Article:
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Dealing with a sequencing issue

  1. Feb 18, 2014 #1
    When solving a Fourier Series, you can run into things that have the following structure.

    cos(n*pi)

    cos(n*2pi)

    sin(n*pi/2)

    These expressions can be rewritten in terms of powers of -1 or as well as seeing that some terms drop to zero or are always the same value.

    cos(n*pi) = (-1)^n

    cos(n*2pi) = 1

    sin(n*pi/2) = (-1)^((n-1)/2)

    My question comes down to: What do you get or how to figure out what happens with this:

    sin(n*pi/3)

    I know that the constant that always pops out is sqrt(3)/2, but the sign and pattern of this value starting at n=1 is as follows.

    + + 0 - - 0 + + 0 - - 0 ...etc

    Is there a way to write this in powers of 1. I know that the 3n's are all equal to 0, but what about the other numbers?

    Another way to avoid this is to not try to find a different way of writing sin(n*pi/3) since it is acceptable to just use it as part of the function.

    But is there a way to write it?
     
  2. jcsd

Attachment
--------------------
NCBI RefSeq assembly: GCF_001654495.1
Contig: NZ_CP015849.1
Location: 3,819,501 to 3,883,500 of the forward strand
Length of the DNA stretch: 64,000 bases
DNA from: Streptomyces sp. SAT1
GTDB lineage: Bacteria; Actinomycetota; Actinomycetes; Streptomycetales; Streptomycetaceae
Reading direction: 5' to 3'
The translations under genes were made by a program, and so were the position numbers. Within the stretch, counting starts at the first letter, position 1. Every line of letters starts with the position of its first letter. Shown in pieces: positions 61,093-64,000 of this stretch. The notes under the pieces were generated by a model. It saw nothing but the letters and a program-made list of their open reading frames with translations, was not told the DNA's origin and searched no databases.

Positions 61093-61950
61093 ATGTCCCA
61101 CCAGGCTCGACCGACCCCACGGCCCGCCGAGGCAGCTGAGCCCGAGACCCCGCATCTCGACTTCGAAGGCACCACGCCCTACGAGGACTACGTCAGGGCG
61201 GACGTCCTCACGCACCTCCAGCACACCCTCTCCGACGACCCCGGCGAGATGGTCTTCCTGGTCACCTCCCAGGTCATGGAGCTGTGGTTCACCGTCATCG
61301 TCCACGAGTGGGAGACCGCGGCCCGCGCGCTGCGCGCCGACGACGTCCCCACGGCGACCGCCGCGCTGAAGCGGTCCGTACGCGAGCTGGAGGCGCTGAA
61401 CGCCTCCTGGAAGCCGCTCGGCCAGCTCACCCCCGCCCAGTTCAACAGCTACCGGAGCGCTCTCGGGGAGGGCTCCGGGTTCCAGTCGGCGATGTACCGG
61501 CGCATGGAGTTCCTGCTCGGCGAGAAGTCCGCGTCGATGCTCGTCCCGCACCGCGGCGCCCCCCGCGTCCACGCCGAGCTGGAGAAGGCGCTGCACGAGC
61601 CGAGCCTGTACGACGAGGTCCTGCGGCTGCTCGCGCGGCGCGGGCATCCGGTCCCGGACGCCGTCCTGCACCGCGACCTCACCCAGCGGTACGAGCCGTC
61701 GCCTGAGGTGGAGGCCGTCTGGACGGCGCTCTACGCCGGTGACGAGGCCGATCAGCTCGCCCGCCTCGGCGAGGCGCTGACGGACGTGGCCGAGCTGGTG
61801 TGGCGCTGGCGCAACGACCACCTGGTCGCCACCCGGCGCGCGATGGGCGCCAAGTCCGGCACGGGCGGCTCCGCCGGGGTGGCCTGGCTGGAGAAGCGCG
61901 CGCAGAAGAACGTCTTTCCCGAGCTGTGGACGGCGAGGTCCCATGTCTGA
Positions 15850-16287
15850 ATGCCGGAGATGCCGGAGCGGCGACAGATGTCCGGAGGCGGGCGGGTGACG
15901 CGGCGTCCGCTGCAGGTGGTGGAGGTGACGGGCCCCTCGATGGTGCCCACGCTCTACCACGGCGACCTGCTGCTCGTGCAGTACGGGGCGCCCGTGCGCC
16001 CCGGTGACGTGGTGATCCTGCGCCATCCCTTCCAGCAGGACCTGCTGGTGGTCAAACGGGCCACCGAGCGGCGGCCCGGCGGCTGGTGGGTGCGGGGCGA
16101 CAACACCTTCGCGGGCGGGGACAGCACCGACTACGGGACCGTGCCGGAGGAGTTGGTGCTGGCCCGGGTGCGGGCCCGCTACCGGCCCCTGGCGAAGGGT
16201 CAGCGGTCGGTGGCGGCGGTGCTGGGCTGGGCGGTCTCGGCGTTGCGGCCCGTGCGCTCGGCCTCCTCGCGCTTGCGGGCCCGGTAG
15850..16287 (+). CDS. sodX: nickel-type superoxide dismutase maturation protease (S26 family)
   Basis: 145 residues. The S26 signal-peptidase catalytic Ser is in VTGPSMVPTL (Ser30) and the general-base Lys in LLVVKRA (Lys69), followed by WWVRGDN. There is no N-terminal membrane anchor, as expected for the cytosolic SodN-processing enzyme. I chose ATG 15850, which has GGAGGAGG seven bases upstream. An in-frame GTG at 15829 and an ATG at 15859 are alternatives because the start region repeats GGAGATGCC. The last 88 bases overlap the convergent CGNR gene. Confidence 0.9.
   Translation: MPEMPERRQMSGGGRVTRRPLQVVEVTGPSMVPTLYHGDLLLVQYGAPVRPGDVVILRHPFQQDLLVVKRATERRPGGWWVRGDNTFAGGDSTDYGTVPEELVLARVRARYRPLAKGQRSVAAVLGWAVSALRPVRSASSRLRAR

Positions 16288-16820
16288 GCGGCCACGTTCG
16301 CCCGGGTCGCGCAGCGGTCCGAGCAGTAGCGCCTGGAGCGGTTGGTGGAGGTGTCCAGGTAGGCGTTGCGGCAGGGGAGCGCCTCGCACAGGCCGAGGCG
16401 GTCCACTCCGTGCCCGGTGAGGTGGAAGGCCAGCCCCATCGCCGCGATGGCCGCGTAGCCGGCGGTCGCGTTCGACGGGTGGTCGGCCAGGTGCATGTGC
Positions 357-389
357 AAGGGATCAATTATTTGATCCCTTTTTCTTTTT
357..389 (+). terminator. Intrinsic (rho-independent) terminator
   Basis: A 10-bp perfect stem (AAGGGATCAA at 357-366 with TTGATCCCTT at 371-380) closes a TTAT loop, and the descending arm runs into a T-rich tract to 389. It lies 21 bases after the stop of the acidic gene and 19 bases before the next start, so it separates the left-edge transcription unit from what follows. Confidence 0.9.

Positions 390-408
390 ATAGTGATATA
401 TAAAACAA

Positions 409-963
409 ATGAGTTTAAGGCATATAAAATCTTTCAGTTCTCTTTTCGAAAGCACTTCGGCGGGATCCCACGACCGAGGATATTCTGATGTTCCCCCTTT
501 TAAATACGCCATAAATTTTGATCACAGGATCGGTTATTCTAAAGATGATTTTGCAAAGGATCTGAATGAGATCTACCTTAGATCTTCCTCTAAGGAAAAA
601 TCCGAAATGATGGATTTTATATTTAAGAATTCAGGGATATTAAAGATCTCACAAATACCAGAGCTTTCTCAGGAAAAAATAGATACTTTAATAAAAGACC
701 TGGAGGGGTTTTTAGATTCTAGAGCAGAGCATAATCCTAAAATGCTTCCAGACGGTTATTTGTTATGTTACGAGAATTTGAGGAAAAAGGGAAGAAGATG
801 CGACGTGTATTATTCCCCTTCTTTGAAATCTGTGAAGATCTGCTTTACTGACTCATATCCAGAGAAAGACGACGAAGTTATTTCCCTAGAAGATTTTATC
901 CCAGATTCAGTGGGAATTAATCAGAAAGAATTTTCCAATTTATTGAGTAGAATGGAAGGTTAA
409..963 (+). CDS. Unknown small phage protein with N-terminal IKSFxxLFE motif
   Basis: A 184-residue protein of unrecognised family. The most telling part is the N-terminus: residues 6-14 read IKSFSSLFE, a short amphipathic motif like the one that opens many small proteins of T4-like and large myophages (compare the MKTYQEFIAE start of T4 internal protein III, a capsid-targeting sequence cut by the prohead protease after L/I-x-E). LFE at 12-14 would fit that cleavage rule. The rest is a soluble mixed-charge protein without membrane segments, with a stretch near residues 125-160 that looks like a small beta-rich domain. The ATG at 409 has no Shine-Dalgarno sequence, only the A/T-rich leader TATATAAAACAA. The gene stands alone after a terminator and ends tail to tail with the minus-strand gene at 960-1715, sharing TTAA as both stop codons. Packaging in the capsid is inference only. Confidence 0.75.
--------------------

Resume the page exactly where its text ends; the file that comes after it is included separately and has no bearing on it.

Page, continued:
3. Feb 19, 2014 #2

    HallsofIvy

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    I presume you know that [itex]sin(\pi/3)= \frac{\sqrt{3}}{2}[/itex] and [itex]cos(\pi/3)= \frac{1}{2}. From there you can use the sum rules: [itex]sin(a+ b)= sin(a)cos(b)+ cos(a)sin(b)[/itex] and [itex]cos(a+ b)= cos(a)cos(b)- sin(a)sin(b)[/itex].

    For example, [itex]sin(2\pi/3)= sin(\pi/3+ \pi/3)= sin(\pi/3)cos(\pi/3)+ cos(\pi/3)sin(\pi/3)= (\frac{\sqrt{3}}{3})(\frac{1}{2})+ (\frac{1}{2})(\frac{\sqrt{3}}{2}= \frac{\sqrt{3}}{2}[/itex] and [itex]cos(2\pi/3)= cos(\pi/3)cos(\pi/3)- sin(\pi/3)sin(\pi/3)= \frac{1}{4}- \frac{3}{4}= -\frac{1}{2}[/itex].

    Of course, [itex]sin(3\pi/3)= sin(\pi)= 0[/itex] and cos(3\pi/3)= cos(\pi)= -1[/itex].

    [itex]sin(4\pi/3)= sin(\pi+ \pi/3)= sin(\pi)cos(\pi/3)+ cos(\pi)sin(\pi/3)= 0(1/2)+ (-1)(\frac{\sqrt{3}}{2})= -\frac{\sqrt{3}}{2}[/itex] and [tex]cos(4\pi/3)= cos(\pi+ \pi/3)= cos(\pi)cos(\pi/3)- sin(\pi)sin(\pi/3)= (-1)(1/2)- (0)(\sqrt{3}{2})= -1/2[/tex].

    [itex]sin(5\pi/3)= sin(\pi+ 2\pi/3)= sin(\pi)cos(2\pi/3)+ cos(\pi)sin(2\pi/3)= (0)(-1/2)+ (-1)(\frac{\sqrt{3}}{2})= -\frac{\sqrt{3}}{2}[/itex] and cos(5\pi/3)= cos(\pi)cos(2\p/3)- sin(\pi)sin(2\pi/3)= (-1)(-1/2)- (0)(\frac{\sqrt{3}}{2})= 1/2[/itex].

    Of course, [itex]sin(6\pi/3)= sin(2\pi)= 0[/itex] and [itex]cos(6\pi/3)= cos(2\pi)= 1[/itex]

    And now every thing repeats.
     
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